So you get your biopsy results, and things don’t look good, but you’re not just getting the expertise or the biases of your particular oncologist. You’re getting the wealth of thousands of oncologists distilled into an algorithm?
Yes, you are getting all of that data, across so many different physicians, crunched down into a very digestible format and recommendation that could then lead to the best treatment for that patient.
Reading your reporting, it sounds like this was incredibly important to IBM. In 2015, Ginni Rometty, who was the CEO at the time, went on Charlie Rose. She said health care was “our moonshot.” How much of IBM’s hopes were hung on this thing?
The company made a huge bet that this could be the bridge to a different kind of future for IBM, which at the time was several years of quarterly revenue declines. They were trying to use Watson as a bridge to a different future where IBM wasn’t this old guard hardware company that everybody knew so well, but was operating on the cutting edge of artificial intelligence. Health care was the biggest, the buzziest use case. This was where they were going to really show the surpassing value of their technology.
To do that, IBM needed massive amounts of data on which to train Watson. It got that data through acquisitions, eventually spending some $5 billion buying a series of health data companies. What were those companies?
Truven, Phytel, Explorys and merge. Truven had the biggest insurance database in the nation with 300 million covered lives, Explorys provided a clinical data set of actual electronic health records kept by health systems representing about 50 million or so patients, Phytel added on top of that, and Merge had a huge imaging database. They had all this data and the idea was: Expose Watson to that, and it finds patterns that physicians and anyone else can’t possibly find when looking at that data, given all the variables in it.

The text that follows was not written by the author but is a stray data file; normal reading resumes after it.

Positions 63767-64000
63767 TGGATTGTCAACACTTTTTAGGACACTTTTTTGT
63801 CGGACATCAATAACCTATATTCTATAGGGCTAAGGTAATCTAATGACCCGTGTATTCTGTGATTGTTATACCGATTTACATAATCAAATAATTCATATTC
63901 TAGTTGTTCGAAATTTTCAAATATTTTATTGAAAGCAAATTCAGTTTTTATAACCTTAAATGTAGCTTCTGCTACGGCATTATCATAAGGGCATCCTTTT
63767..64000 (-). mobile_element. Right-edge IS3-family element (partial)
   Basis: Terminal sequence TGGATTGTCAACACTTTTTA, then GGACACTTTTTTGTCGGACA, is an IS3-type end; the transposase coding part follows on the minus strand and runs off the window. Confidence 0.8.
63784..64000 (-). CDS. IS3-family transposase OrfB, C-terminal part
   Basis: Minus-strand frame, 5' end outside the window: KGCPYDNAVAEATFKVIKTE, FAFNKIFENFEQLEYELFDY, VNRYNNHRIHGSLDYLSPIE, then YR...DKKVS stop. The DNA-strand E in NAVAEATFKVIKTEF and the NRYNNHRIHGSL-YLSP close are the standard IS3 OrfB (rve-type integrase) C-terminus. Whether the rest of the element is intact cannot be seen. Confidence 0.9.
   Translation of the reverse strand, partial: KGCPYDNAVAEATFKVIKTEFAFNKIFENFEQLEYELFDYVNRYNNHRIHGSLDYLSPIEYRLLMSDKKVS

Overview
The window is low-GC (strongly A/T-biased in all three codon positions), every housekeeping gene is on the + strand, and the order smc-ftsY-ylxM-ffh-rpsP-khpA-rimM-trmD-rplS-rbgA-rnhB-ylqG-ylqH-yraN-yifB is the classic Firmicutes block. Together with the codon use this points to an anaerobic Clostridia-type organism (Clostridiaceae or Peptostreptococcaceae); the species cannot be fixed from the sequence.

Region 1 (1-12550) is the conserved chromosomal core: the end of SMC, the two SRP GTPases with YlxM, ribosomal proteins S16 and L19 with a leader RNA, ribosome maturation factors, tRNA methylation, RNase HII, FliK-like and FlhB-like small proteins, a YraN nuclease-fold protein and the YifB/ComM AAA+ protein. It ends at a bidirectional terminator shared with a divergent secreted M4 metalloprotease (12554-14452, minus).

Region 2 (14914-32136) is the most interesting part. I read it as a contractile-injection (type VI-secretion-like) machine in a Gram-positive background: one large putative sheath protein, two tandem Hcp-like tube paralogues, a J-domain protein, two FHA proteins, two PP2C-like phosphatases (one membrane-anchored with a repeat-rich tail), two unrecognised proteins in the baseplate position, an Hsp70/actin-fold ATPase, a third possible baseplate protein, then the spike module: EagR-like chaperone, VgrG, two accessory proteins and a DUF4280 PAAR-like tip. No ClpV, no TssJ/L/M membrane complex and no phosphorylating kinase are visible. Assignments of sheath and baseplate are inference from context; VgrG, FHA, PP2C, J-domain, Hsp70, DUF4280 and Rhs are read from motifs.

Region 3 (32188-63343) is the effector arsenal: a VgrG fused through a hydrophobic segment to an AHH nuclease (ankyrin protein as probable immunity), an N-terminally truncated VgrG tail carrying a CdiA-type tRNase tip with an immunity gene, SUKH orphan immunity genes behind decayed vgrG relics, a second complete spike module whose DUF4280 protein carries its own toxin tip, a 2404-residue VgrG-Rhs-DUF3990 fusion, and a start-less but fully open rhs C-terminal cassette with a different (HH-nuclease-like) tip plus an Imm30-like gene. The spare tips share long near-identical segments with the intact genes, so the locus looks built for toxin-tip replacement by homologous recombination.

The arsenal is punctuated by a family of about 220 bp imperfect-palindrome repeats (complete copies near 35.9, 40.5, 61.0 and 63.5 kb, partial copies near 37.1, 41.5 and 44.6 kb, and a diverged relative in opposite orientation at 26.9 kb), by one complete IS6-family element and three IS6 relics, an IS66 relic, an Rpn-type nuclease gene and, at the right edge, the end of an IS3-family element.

Except that was not the reality. One of IBM’s high-profile partnerships with MD Anderson Cancer Center in Texas fell apart. A doctor involved said that there wasn’t enough data for the program to make good recommendations, and that Watson had trouble with the complexity of patient files. The partnership was later audited and shelved. What went wrong?
If you think about it, knowing what we know now or what we’ve learned through this, the notion that you’re going to take an artificial intelligence tool, expose it to data on patients who were cared for on the upper east side of Manhattan, and then use that information and the insights derived from it to treat patients in China, is ridiculous. You need to have representative data. The data from New York is just not going to generalize to different kinds of patients all the way across the world.
What was happening in a clinical setting? What was happening to patients?
Our window through the reporting was talking to physicians. We got concerns from them that the recommendations that it was giving were just not relevant. Maybe it would suggest a particular kind of treatment that wasn’t available in the locality in which it was making the recommendation, or the recommendation did not at all square with the treatment protocols that were in use at the local institution or, and more commonly so, especially in the U.S. and Europe, “you’re not telling me anything I don’t already know.” That was the big credibility gap for physicians. It was like, “Well duh. Yeah, I know that that’s the chemotherapy I should pursue. I know that this treatment follows that one.”
You got a hold of an internal IBM presentation from 2017 where a doctor at a hospital in Florida told the company this product was a piece of shit.